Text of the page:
Going back to school can be a stressful time for students, especially if going back to school means going back to being bullied. Bullying is any type of behaviour that hurts someone else, it can be physical, like pushing or hitting, or it can be mental, like name-calling or posting insulting and mean comments on social media. 

Bullying behaviour is one of the largest problems in schools, and has detrimental effects on the student’s health, wellbeing, and learning. Being bullied can affect the student in profound ways, in terms of how they see themselves, their friends, school, and their future. Students who are bullied often feel unhappy, lonely, anxious, embarrassed, suffer with low self-esteem, and in some cases, bullying can also lead to self-harm or even suicide. Students who are bullied may also avoid going to school or even leave school altogether, which may in turn affect their future career prospects.

Here are a few tips on how to handle being bullied at school:

If you are being bullied, it is important to tell someone you trust such as a parent or teacher about the bullying first and foremost.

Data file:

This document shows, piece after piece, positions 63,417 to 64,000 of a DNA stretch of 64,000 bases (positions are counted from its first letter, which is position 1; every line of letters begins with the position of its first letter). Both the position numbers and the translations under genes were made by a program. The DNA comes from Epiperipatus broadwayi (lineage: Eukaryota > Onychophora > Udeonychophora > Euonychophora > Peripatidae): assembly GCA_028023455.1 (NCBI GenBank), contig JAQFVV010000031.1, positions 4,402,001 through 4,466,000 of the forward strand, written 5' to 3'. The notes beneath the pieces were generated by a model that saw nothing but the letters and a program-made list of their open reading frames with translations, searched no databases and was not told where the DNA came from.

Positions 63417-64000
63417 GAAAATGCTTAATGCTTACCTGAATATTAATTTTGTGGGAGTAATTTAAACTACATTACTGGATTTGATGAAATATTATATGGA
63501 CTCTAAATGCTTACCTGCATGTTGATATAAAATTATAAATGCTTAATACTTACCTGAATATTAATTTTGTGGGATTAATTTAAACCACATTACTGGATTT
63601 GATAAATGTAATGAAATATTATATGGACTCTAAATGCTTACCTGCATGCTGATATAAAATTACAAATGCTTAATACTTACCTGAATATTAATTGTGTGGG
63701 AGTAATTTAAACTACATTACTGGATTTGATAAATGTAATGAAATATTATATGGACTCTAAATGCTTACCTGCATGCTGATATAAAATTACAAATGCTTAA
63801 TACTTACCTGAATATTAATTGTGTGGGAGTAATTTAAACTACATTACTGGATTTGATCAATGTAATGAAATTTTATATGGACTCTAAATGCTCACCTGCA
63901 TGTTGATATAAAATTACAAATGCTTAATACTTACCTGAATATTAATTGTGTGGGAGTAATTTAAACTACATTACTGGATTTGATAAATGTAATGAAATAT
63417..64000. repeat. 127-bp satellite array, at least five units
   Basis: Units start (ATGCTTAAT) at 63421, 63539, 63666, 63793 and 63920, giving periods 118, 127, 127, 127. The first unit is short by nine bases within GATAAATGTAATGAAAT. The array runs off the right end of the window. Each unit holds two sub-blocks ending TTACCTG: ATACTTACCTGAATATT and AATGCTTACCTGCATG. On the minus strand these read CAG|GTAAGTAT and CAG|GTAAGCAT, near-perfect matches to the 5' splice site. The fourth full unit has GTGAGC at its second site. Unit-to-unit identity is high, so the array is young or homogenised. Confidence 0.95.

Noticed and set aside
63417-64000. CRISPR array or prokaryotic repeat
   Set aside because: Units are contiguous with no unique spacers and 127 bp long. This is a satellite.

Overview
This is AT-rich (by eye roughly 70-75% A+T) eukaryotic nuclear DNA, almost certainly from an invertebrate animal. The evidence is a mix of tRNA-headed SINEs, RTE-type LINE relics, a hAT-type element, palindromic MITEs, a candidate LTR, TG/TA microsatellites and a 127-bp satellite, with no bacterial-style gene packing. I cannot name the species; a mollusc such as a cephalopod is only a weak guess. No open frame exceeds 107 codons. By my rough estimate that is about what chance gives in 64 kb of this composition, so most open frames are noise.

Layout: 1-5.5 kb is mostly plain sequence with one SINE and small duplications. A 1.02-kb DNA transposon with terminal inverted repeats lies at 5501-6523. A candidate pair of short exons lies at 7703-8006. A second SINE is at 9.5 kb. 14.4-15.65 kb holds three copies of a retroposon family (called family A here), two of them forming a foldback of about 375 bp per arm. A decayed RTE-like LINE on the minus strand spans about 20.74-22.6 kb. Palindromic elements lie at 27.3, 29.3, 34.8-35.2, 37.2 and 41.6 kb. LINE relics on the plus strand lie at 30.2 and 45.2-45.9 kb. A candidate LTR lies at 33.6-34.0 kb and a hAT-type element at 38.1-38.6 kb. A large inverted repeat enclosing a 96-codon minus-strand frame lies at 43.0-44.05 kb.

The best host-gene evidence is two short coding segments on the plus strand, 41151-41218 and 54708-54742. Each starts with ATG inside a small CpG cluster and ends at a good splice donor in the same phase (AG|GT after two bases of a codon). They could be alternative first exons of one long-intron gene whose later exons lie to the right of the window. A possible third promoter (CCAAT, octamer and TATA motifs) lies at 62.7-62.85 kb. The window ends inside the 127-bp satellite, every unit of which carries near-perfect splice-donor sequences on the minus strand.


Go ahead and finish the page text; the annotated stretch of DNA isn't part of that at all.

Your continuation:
This is likely to feel scary especially if the bully has threatened to get you if you say anything. However, this is the bully’s tactic to control you and continue to bully you. All bullying is plainly wrong and telling an adult about it is not tattling, therefore it is crucial you speak to a trusted person as soon as possible before someone gets hurt. Remember that you cannot tackle bullying by yourself, so don’t be afraid to ask for help. 

It is useful to keep a diary of everything that happens.

 When speaking to an adult, it is possible that they may not necessarily understand, and may try to help by reassuring you that everything will be okay and that you may just need to stay away from the bully. For this reason, it is important to keep a diary of the bullying as this can help to give them a clear picture of the bullying and take you seriously. 

Try to avoid the bully wherever possible. 

Do not give them a chance to bully you by avoiding places where you are likely to run into a bully and trying to take a different route from home to school and also different routes within the school itself. Do not skip classes or hide away. You have a right to be at school and benefit from education.

If you think that you can benefit from professional support on this issue you can reach out here.

Dr. Ronald Zammit holds a Doctorate in Clinical Psychology from the University of Southampton, has completed Master’s level psychotherapy training in Cognitive Behavioural Therapy at the New Buckinghamshire University in the UK, as well as received training in Dialectical Behaviour Therapy (DBT). He has a special interest in mood and anxiety disorders, post-traumatic stress disorder and other trauma-related difficulties, personality disorders, and compassion-based approaches to treating difficulties related to high self-criticism and shame.